Product Application Design Solutions

March 1, 2000
Systems designers at Northwest Airlines needed a display system for their Airport Surface Management System at the Detroit airport. They found their solution in the active-matrix liquid crystal displays from Image Systems Corp. of Minnetonka, Minn.

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Northwest Airlines chooses Image Systems display

Systems designers at Northwest Airlines needed a display system for their Airport Surface Management System at the Detroit airport. They found their solution in the active-matrix liquid crystal displays from Image Systems Corp. of Minnetonka, Minn.

Image Systems delivered displays for the Datalink Delivery Taxi Clearance System, developed by Northwest Airlines and ARINC of Annapolis, Md. This system helps airport officials move passenger jets in and out of passenger gate areas as quickly as possible.

The first installation became operational on 20 Dec. 1999 at the Northwest Ramp Control Tower and at the Federal Aviation Administration control tower at Detroit airport. The Northwest Ramp Control implements one high-bright flat panel monitor and one Hewlett Packard workstation. The air control tower uses four flat panels and three Hewlett Packard workstations with communications via datalink to airline Ramp Control centers.

"The Datalink Airport Surface Management System pushback and expected taxi clearances will expedite airline departures and gate arrivals to reduce aviation fuel costs by shortening the time the engines are running," says Kirk Davidson, manager of flight technical programs at Northwest Airlines in Minneapolis.

Monitors from Image Systems are part of several other air traffic control applications, including the Raytheon STARS program, the Computer Science Corp. Departure Sequencing Program, and the Naval Air Systems Tower Control program, company officials say. - J.K.

For more information, contact Image Systems by phone at 612-935-1171, by fax at 612-935-1386, by post at 6103 Blue Circle Drive, Minnetonka, Minn. 55343, or on the World Wide Web at

Communications equipment

Navy chooses Harris multiband voice radios

Officials of the U.S. Space and Naval Warfare Systems Command (SPAWAR) in San Diego needed multiband voice radios for a variety of military operations. They found their solution in the Falcon II AN/PRC-117F(C) multiband/multimission radio from the Harris Corp. RF Communications Division in Rochester, N.Y.

Harris will deliver radios to SPAWAR under the Navy Enhanced Manpack Field Radio program. If SPAWAR exercises all contract options, the job to Harris could be worth more than $6 million, Harris officials say.

The AN/PRC-117F(C) radio operates between 30 and 512 MHz in the VHF-low, VHF-high, and UHF bands. It covers public safety and ground-to-air frequencies, as well as military ground-to-air and satellite frequencies. Officials of the U.S. National Security Agency have certified the radio to pass voice and data at security levels through top secret, Harris says.

"The U.S. Navy chose Harris's AN/PRC-117F(C) because it offers the best value and most cost-effective multiband radio solution for the desired features," says Vic Popik, the Navy's deputy program manager for advanced automated tactical communications systems."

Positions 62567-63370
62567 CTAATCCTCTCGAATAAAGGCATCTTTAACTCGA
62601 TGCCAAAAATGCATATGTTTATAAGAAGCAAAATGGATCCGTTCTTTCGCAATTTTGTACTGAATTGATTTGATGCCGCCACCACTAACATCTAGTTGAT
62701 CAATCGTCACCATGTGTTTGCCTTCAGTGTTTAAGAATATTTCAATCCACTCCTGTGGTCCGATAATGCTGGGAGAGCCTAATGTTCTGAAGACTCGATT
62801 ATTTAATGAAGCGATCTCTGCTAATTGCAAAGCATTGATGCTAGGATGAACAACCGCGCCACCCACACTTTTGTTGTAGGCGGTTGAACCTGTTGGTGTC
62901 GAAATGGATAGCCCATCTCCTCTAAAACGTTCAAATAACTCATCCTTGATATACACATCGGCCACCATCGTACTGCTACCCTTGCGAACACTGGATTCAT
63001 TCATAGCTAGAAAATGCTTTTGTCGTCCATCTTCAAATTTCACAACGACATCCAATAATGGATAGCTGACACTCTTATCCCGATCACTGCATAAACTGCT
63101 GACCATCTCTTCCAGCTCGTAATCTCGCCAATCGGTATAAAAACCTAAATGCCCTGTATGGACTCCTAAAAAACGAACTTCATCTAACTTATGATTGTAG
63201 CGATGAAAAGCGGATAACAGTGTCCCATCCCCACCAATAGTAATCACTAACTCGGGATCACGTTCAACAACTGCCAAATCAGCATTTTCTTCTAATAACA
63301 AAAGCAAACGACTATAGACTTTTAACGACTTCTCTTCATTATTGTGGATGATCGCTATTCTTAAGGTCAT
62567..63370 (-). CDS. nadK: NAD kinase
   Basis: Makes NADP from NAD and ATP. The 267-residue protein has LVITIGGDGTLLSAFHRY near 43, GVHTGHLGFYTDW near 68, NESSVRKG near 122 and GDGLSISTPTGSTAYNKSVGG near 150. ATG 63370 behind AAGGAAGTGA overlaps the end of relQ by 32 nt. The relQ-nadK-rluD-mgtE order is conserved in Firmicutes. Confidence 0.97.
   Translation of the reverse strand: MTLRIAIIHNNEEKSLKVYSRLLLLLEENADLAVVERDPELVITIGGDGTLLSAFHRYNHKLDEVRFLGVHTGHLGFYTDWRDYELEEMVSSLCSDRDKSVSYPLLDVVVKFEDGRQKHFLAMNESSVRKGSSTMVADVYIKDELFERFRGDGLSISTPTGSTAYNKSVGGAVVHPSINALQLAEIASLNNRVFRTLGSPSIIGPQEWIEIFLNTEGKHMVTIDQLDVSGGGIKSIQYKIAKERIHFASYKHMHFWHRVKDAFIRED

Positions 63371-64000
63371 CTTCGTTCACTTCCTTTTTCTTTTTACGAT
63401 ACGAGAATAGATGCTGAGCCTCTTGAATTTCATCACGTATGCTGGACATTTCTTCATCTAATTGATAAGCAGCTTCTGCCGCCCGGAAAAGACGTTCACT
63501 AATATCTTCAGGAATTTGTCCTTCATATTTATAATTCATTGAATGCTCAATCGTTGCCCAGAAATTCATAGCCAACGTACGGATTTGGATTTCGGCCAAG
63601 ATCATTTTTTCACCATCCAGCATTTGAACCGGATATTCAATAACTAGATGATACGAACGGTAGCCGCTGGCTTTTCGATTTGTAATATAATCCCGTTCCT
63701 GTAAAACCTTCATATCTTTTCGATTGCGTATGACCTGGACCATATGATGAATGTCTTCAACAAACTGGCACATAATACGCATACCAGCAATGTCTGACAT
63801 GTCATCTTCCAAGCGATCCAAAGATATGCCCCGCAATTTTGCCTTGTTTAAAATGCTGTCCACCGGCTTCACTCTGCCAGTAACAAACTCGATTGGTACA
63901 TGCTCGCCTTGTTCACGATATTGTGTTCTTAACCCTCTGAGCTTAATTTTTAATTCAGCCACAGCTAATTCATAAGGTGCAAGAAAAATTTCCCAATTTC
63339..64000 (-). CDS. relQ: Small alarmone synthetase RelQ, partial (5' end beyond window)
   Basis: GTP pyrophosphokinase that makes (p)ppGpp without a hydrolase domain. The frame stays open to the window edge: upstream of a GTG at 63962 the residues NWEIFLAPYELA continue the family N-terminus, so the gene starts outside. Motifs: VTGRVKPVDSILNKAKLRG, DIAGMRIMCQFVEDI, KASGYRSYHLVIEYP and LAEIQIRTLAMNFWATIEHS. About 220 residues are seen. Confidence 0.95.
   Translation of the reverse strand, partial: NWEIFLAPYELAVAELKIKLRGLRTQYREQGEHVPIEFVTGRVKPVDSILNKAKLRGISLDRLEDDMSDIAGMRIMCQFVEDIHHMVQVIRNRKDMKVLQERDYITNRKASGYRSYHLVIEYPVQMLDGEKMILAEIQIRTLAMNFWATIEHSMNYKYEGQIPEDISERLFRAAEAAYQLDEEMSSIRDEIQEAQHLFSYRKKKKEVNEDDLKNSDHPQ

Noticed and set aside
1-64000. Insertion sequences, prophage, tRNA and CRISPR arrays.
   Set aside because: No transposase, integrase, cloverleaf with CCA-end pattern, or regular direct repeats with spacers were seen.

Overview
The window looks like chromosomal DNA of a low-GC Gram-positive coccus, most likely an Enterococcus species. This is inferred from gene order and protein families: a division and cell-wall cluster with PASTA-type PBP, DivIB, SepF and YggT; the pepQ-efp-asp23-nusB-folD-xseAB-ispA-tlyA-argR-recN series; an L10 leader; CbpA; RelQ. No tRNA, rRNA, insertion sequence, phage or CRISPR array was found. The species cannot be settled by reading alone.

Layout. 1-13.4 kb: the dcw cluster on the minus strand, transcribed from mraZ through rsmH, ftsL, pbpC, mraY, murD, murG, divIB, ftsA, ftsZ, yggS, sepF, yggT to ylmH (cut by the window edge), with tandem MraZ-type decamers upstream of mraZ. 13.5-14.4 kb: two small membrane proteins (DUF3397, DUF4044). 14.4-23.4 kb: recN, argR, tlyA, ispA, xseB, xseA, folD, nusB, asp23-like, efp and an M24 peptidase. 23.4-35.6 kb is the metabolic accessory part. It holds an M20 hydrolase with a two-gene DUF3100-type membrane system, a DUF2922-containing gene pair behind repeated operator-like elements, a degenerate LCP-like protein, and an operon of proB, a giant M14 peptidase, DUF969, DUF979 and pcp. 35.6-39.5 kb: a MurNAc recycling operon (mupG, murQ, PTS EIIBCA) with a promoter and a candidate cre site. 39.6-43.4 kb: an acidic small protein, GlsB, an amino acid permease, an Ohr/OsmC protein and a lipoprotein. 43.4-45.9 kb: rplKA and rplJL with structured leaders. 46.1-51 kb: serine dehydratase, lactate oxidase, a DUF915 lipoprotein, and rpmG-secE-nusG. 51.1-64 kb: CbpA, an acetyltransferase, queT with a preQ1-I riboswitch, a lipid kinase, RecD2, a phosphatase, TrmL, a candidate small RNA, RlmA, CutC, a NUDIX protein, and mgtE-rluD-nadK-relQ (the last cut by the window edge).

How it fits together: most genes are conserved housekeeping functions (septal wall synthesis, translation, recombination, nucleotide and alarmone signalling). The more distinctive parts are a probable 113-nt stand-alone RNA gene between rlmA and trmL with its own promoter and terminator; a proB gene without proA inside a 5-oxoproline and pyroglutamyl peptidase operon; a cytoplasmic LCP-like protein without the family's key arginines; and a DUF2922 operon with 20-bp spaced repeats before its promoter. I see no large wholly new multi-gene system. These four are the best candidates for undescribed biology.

The Harris radio has Demand Assigned Multiple Access capabilities - better known as DAMA, has embedded Type 1 encryption, and is interoperable with other U.S. military radios such as the PSC-5 (DAMA), the PRC-119 Single Channel Ground and Airborne Radio System - better known as SINCGARS - and the PRC-113 Have Quick. - J.K.

For more information contact the Harris RF Communications Division by phone at 716-244-5830, by fax at 716-244-2917, by post at 1680 University Ave., Rochester, N.Y. 14610, or on the World Wide Web at


G&H actuators fly on Terra satellite

Non-explosive actuators from G&H Technology in Camarillo, Calif., performed solar array and antenna deployment functions aboard NASA's new-generation, Earth-observing satellite Terra.

Terra launched in December 1999 to monitor the global environment and to provide early detection of wildfires, hurricane formations, volcanic eruptions, and other catastrophic events. When the satellite attained its orbit, mission-critical G&H model 1203 actuators initiated deployment of the 30-foot gallium arsenide solar array and high-gain antenna.

Designers selected the electromechanical actuators over conventional pyrotechnic devices because of the need to minimize shock and vibration aboard the spacecraft.

The model 1203 is a high-load release mechanism that uses internal jaws to lock onto a ball-rod end, restraining high-tensile loads until released by an electrical command signal.

The actuator has a 12,000-pound operating load capacity, is resettable, and produces virtually no debris or imparted shock during deployment, G&H officials claim. During tests, release of a 10,000-pound load resulted in maximum shock of 1,200 Gs at 10,000 MHz, they say.

The G&H device has an operating temperature range of -148 to 266 degrees Fahrenheit (-100 to 130 degrees Celsius). The actuator's construction is of space-rated materials resistant to atomic oxygen and other elements. The devices are EMI, ESD, and EMP resistant, with no external shielding required. - J.M.

For more information on the Model 1203 or G&H contact Brian Davies by phone at 805-484-0543, by fax at 805-987-5062, by mail at G&H Technology, 750 West Ventura Blvd., Camarillo, Calif. 93010, by e-mail at [email protected], or on the World Wide Web at

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